Monday, July 16, 2007

An AT&T view on the iPhone

The AT&T-Apple partnership on the iPhone is decidely one-sided: Apple gets all the credit for the product and, if things go wrong, AT&T is invariably blamed. Here's a note sent to me by a friend in Missouri who works for AT&T:

Buying an iPhone, whether it is an Apple Store or an AT&T store is very easy. Once you make the decision to buy, you should be out of the store--once you speak with a sales person--in five minutes. It's that fast. Of course, that's because the activation process takes place via the iTunes site. There is no other way.

Now, you're going to be excited--like a five year-old on Christmas morning--with your iPhone purchase. That's fine--up to a point. Many of the activation problems have resulted from new owners who hook up to the device, click next...next...next....and realize than rather keeping their same number--whether they're a current AT&T Mobility customer or they want to "port" their number to AT&T--they've accidentally signed up for service with a brand new phone number.

So slow down!

There is no way to "unlock" an iPhone, that is, to deprogram it so it can work on another GSM carrier's network, whether in the United States or overseas.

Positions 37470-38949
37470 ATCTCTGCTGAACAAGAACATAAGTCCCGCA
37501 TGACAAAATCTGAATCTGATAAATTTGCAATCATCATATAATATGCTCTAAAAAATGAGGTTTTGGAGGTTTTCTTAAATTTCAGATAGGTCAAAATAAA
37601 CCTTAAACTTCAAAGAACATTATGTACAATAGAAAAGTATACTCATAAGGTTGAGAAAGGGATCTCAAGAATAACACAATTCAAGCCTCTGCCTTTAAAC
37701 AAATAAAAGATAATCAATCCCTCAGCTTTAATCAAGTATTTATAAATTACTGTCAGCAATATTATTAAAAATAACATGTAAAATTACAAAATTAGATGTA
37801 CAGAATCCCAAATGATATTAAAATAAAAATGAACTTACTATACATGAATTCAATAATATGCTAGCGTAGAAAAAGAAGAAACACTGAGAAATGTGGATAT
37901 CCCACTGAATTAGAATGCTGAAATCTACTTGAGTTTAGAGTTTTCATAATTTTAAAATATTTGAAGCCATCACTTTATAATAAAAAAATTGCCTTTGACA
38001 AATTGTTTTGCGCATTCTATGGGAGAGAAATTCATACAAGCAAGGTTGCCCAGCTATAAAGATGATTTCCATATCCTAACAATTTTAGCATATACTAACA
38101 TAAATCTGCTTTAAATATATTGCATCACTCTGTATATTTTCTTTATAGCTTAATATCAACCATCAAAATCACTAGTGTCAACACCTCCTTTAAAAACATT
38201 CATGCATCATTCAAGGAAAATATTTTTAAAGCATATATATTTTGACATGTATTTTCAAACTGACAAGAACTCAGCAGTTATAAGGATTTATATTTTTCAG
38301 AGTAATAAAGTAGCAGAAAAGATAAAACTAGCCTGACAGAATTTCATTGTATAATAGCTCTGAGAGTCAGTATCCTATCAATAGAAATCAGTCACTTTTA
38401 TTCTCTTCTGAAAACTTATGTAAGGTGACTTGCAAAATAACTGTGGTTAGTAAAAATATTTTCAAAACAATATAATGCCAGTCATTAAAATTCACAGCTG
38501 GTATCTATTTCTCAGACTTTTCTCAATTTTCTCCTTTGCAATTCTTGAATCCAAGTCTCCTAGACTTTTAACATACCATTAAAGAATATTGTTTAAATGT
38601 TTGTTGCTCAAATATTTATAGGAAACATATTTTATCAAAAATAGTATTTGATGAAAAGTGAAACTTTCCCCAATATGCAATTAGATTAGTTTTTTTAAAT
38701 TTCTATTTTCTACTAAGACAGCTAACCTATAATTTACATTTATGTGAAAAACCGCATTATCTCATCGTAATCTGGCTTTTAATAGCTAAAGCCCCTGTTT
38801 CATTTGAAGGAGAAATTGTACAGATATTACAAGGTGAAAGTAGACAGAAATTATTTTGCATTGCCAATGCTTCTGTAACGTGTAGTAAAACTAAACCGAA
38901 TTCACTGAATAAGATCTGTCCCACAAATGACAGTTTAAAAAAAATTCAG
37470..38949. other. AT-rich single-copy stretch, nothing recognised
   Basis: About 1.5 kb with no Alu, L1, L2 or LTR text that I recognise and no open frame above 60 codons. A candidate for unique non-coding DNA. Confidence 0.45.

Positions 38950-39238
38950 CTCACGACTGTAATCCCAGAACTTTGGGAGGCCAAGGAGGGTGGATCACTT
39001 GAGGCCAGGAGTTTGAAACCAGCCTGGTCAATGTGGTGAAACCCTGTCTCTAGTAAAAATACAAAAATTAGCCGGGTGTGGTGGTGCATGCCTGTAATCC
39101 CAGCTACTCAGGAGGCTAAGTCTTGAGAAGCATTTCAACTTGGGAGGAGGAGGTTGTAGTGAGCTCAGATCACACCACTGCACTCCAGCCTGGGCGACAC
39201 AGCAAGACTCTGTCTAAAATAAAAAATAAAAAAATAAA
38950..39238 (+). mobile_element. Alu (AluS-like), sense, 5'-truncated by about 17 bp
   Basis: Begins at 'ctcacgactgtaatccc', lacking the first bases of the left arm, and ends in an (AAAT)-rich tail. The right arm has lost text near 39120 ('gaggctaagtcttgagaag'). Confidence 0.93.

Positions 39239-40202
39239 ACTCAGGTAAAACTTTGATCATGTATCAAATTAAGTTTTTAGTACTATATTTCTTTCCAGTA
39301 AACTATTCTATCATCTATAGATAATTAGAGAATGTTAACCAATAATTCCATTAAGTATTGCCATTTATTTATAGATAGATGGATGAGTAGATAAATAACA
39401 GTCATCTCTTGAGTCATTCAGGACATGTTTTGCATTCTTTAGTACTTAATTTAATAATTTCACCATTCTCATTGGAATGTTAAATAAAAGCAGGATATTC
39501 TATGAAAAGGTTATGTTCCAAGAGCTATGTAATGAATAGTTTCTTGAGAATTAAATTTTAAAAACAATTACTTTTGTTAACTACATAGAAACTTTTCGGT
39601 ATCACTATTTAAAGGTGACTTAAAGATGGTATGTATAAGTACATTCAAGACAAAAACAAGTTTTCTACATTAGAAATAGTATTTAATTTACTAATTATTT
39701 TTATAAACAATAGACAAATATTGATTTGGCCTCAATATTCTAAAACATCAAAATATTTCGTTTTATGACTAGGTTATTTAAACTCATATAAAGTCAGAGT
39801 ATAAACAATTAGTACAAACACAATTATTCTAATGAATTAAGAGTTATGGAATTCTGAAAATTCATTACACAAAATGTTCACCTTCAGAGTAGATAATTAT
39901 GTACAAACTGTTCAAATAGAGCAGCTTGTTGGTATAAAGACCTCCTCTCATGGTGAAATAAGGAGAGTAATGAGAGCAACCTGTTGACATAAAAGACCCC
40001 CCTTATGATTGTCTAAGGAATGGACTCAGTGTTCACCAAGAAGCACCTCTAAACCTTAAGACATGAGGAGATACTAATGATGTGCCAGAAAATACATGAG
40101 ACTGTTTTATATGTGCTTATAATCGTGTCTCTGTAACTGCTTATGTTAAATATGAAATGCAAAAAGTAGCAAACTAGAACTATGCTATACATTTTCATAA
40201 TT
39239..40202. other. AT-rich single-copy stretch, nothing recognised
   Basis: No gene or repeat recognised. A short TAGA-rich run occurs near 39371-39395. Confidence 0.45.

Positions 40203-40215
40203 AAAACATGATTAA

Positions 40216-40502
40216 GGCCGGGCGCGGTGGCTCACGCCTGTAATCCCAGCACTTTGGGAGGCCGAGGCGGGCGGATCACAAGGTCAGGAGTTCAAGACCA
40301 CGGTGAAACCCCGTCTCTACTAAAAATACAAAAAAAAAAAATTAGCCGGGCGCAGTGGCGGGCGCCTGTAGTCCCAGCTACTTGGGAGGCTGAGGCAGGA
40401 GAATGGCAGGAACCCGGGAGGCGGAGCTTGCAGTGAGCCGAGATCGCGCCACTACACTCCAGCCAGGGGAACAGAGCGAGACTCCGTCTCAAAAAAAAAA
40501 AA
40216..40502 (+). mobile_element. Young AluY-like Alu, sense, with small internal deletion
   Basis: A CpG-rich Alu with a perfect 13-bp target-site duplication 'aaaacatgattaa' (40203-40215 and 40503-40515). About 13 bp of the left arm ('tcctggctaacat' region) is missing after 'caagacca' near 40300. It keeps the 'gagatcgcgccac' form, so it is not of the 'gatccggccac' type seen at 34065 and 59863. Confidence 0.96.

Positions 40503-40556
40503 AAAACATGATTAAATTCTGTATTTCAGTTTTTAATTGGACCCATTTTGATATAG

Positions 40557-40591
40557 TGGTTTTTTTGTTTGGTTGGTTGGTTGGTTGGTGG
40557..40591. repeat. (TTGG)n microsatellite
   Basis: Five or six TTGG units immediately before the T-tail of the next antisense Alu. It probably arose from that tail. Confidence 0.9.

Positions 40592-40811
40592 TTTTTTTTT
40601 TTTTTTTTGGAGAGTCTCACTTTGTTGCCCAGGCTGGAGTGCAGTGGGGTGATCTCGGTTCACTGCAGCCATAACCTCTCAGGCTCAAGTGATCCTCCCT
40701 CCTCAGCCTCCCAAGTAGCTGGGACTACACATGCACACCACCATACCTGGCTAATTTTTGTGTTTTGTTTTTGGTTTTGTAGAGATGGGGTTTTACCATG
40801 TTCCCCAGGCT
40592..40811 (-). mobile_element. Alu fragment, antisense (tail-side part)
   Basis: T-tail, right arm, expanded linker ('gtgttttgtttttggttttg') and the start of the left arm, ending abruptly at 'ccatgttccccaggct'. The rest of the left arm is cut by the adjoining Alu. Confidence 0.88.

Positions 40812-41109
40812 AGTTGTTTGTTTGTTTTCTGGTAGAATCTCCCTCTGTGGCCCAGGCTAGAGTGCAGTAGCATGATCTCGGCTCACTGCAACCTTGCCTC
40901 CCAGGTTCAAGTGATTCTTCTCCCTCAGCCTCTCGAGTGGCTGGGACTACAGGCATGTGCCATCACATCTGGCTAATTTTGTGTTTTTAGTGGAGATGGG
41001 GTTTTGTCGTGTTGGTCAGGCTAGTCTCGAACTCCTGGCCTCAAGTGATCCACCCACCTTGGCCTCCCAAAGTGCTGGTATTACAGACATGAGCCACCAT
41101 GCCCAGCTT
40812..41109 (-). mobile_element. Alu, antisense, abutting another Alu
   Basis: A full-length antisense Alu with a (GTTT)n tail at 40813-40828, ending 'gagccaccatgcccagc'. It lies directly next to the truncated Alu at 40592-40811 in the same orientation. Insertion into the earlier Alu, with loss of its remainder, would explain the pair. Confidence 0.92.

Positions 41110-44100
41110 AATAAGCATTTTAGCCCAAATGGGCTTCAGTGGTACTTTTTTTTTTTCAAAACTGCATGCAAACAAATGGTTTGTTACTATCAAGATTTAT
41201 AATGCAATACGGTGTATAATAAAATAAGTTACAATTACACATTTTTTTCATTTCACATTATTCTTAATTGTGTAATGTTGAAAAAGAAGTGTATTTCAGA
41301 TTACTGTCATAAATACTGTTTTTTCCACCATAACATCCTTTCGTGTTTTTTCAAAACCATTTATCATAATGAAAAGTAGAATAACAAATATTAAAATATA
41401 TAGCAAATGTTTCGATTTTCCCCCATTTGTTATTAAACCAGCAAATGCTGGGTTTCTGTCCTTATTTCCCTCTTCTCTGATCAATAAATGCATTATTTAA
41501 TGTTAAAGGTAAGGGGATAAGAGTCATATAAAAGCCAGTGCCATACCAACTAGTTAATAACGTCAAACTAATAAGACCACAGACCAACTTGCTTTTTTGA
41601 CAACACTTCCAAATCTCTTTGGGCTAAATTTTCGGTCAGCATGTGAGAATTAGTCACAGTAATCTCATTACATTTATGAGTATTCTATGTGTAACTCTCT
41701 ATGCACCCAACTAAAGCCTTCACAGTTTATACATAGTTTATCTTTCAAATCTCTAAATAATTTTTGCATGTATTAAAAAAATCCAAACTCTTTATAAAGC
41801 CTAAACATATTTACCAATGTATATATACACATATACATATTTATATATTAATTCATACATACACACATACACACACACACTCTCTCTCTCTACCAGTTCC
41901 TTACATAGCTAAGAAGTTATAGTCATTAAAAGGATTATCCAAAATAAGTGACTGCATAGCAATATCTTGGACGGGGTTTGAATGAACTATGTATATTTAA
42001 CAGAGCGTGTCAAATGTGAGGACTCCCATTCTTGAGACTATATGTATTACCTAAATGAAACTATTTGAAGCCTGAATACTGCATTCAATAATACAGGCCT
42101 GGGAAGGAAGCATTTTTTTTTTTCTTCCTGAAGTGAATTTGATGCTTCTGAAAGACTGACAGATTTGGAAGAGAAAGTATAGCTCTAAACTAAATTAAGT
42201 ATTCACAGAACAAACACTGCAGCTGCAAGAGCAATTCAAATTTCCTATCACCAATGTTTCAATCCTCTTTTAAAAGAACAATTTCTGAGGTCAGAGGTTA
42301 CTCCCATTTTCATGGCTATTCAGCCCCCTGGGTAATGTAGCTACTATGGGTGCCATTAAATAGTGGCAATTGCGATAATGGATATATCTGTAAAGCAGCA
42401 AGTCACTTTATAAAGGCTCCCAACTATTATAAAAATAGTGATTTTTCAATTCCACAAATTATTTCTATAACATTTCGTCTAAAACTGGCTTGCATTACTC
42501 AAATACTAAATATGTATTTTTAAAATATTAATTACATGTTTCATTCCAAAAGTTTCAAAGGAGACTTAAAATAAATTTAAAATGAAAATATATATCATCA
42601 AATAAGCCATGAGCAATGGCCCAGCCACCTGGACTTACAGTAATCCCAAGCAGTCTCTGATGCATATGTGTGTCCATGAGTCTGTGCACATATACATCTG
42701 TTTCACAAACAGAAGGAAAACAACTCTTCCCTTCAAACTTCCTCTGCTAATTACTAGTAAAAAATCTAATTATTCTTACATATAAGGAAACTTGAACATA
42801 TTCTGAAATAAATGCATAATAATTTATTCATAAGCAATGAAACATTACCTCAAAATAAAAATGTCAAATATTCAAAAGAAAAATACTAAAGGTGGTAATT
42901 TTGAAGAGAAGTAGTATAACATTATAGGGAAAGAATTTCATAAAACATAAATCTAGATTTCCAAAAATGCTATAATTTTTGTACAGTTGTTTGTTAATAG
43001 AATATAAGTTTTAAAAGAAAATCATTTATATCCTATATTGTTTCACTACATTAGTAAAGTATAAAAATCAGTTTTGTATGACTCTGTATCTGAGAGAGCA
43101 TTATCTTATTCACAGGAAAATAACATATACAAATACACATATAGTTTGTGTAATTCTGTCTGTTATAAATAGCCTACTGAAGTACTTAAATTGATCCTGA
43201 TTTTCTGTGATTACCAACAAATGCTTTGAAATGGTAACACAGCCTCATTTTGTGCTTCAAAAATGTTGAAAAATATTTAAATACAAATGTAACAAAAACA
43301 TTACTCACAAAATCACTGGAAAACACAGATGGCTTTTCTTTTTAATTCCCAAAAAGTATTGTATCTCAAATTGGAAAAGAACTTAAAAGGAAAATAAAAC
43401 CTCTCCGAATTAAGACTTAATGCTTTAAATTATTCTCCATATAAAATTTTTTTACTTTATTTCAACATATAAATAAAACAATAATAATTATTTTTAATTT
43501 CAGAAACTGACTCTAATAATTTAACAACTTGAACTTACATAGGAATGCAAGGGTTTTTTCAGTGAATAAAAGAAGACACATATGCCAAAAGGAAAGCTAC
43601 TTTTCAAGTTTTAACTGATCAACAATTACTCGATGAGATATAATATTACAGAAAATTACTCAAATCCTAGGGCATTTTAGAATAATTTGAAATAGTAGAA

If you try to mess with it, or hand it over to an "expert," you've not only voided the warranty, but the phone probably won't work again. But you've got a unique paperweight on your hands.

Don't be a cheapskate with your iPhone--by a leather case for it. Would you buy a car without a bumper? Accidents happen, and over the next 24 months---you cannot buy an iPhone without a two year contract--your device will be dropped.

Outside of billing issues, Apple handles all iPhone problems. If your device is defective, call 1-800-MYIPHONE, or go to an Apple retail outlet. AT&T staff are unable to help you--don't travel to a AT&T store, and demand to see the manager and try to "work the system." The system is as simple as this: You'll be dealing with Apple. Besides, very few AT&T employees---and only the top executives--have an iPhone, or have handled one other than the demo units in the store.

Whether it's an Apple or AT&T store--and you arrive and find out their out of iPhones, direct fulfillment--having the handset shipped to you, works fabulously. Currently, purchasers are receiving their iPhones five business days after ordering it.

The handset works great. The negative, is that multimedia messaging, that is picturing messaging doesn't work on the iPhone. Pictures can be sent via e-mail though.

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